Aside from making sure people are safe and well, the industry is trying to evaluate what impact the current crisis is likely to have on their businesses.
TMN spoke to Stephen Douglas, Head of 5G, Spirent to understand what demands the company is seeing from operators and vendors at the moment.
China currently full steam ahead on 5G
Douglas said that if anything China is speeding up the current rate of its 5G deployment. “That may be,” he said, “because authorities see the potential for future [Covid-19] waves to strike, so they are making use of the current window”. Douglas said that there has been a “definite uptick” across the country, and also that Wuhan and Hubei are currently “coming online”. A further interesting shift that Douglas identified is that there is less of a focus on rolling out in CBD areas first, with more effort going into proving out suburban and residential areas.
The demand for test solutions from Spirent is mainly to validate backhaul capacity and also for core network performance as operator make the move to 5G SA core. Another area of increased interest has been in Spirent’s automation frameworks, as operators make greater use of automated test processes, for obvious reasons.
Outside of China, Douglas said demand from North American operators is still strong, and he hasn’t seen any noticeable downscaling of activity, with a lot of T1 carrier demand for validation testing. Additionally there’s been a focus on getting more rural sites deployed, often using a health facility or hospital as a hub.
Another aspect is that there is renewed interest in FWA using cellular technology, due to increased working from home. Douglas said that many enterprises are not happy with staff using home WiFi log in to corporate assets, and are mandating use of mobile networks or hotspots. Obviously if home working stays something of the norm, then there may be more of a demand for wireless access to hit more residential areas with home broadband solutions.
Open RAN going crazy
The past three months have seen operators asking for validation of Open RAN interfaces and architectures: Douglas said demand had “gone crazy” over that time period.
Douglas said that in particular they want to prove out that things work as they should, in particular across the fronthaul interface. That’s mainly to assess interoperability and how truly flexible and multi vendor deployments could be.
Douglas thinks that operators are assessing Open RAN as a potential boost to supply chain diversity, rather than as a result of recent US-China trade battles. That said, he thinks that campus and enterprise deployments are the most likely starting points for Open RAN.
Cloud and the edge is another area that Spirent is increasingly being called on for validation. Douglas says that he thinks operators may increasingly be forced to look at public cloud environments for edge sites. that would include an operator deploying either a hyperscaler’s technology stack within a telco’s physical site, or of a complete public cloud deployment. Douglas said, “If there is any financial impact on carriers because of Covid it may push more of them to embrace the webscale players for those larger edge buildouts. Most carriers have been building out heir own edge and virutal infrastructures – but for a major country with thousands of those potential locations and sites, the cost of building out, managing and operating that at scale could be a big impact.”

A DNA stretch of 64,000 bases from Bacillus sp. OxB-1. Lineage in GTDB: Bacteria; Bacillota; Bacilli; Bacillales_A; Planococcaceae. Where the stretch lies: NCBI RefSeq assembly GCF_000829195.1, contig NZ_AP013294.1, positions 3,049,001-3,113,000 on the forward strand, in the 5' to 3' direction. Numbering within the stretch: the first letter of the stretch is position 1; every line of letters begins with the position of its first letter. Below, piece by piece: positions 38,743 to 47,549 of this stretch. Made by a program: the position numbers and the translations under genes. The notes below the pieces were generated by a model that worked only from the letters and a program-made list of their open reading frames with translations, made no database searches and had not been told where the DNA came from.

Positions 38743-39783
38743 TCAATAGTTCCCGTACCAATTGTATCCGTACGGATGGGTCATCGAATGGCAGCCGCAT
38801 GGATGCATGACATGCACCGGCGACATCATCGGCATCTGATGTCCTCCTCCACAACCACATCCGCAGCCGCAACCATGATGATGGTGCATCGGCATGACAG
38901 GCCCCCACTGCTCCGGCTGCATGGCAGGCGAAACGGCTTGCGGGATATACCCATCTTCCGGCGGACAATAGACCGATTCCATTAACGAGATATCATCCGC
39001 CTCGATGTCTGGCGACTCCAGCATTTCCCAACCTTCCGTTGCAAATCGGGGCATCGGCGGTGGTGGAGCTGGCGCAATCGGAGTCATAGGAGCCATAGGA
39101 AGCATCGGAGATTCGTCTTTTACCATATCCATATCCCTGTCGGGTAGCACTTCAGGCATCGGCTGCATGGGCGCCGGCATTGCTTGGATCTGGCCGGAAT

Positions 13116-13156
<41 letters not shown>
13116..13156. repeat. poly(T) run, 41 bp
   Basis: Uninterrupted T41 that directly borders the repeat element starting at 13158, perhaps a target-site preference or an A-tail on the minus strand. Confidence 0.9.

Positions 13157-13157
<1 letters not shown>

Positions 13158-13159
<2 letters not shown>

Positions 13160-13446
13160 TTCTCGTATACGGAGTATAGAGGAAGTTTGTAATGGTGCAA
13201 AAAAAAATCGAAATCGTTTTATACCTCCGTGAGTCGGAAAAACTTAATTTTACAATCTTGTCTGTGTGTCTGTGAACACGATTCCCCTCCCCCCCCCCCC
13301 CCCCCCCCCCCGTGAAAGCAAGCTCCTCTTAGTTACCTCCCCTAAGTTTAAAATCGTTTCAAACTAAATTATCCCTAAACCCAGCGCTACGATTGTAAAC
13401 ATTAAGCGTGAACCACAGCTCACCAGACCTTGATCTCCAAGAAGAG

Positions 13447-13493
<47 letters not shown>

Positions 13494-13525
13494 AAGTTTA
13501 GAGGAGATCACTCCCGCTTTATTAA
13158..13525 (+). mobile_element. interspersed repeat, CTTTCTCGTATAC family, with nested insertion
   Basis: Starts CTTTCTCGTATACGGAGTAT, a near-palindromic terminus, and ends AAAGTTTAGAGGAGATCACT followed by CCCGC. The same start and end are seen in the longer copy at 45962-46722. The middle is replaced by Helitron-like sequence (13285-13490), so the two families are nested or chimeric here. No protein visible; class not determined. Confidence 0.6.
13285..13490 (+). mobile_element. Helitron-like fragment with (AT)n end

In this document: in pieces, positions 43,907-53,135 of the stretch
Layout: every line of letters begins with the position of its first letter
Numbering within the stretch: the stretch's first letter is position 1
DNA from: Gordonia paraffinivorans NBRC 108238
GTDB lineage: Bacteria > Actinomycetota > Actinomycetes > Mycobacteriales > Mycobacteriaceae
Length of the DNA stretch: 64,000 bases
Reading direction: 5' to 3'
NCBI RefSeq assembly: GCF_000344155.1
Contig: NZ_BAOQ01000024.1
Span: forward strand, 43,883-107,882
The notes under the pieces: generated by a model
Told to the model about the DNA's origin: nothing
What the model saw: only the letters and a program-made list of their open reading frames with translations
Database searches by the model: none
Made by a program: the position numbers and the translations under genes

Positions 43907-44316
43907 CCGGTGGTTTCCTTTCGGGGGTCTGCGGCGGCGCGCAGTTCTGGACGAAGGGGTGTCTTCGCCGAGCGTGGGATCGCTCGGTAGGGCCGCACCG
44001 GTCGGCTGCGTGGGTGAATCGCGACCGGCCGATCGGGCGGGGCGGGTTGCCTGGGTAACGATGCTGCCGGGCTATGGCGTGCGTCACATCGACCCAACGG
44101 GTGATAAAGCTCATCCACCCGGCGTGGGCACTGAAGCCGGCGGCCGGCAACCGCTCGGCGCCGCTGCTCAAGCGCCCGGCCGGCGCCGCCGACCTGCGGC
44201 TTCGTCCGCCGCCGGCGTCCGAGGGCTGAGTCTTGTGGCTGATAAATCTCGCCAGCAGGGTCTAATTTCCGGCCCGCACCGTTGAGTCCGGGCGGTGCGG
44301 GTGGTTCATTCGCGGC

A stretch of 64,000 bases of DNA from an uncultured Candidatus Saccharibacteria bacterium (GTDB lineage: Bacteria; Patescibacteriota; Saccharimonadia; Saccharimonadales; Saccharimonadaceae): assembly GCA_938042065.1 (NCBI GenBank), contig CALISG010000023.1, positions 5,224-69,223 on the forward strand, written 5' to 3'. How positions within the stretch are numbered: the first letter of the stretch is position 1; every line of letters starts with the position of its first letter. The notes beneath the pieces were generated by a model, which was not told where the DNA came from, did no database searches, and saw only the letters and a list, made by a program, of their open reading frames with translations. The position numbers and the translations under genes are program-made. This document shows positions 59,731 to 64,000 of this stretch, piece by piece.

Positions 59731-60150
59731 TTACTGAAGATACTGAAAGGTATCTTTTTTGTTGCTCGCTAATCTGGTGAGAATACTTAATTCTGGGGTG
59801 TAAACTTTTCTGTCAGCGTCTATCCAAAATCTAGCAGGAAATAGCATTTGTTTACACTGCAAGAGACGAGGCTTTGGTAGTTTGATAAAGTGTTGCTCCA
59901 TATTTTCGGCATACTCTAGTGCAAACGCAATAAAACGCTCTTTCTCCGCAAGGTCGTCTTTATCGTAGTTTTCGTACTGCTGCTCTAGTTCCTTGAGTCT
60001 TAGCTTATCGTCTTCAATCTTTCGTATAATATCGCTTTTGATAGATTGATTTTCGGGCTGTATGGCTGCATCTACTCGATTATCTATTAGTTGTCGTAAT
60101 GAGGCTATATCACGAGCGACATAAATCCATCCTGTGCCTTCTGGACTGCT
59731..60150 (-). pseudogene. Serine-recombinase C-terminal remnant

5G business case
Douglas said that he’s already starting to sense a move away from some traditional eMBB use cases. One example would be in sports stadiums and larger entertainment venues, where large scale content delivery was the order of the day. But there is increased interest in assessing requirements for low-latency use cases such as robotics in healthcare and other enterprise settings. “That might say something about what carriers are thinking,” Douglas said.
Douglas said that although the three month delay to R16 has gained a lot of attention, the actual ASN1.0 timescale is the same as before – something he says is critical to ensuring interoperability and integration. However, he does think R17 may be more in question.
There may be some delays in the supply chain for the device guys. But Douglas doesn’t see that as necessarily a bad thing as it may mean that devices with dual mode NSA/SA chips can come to market in a more mature condition than some of the very early NSA-only devices.
“We saw in the first ranges of NSA devices there were huge issues in the field with overheating causing radio failures and poor performance. I would argue that with the speed manufacturers are trying to get second phase devices out, this window of delay will be good for them, allow them to run more testing and validation. This is a pretty radical change in chipsets coming out.”
Spirent’s own workflow
The company moved into a work from home mode very quickly, making sure that those that need it can get remote access into lab facilies. It has also created a couple of opportunities for customers to access Spirent’s own lab backend so that they can do remote testing on Spirent’s built-up infrastructures.
“So if a customer has not already purchased from us we can give them access to that. We are also helping in other areas, helping them test things like the security of their own firewalls for homeworkers and making sure their systems are safe and robust. The model for us is working quite well and I am intrigued to know if, as we come out of this period, management will consider a percentage of our people working from home in the long term is not a bad thing.”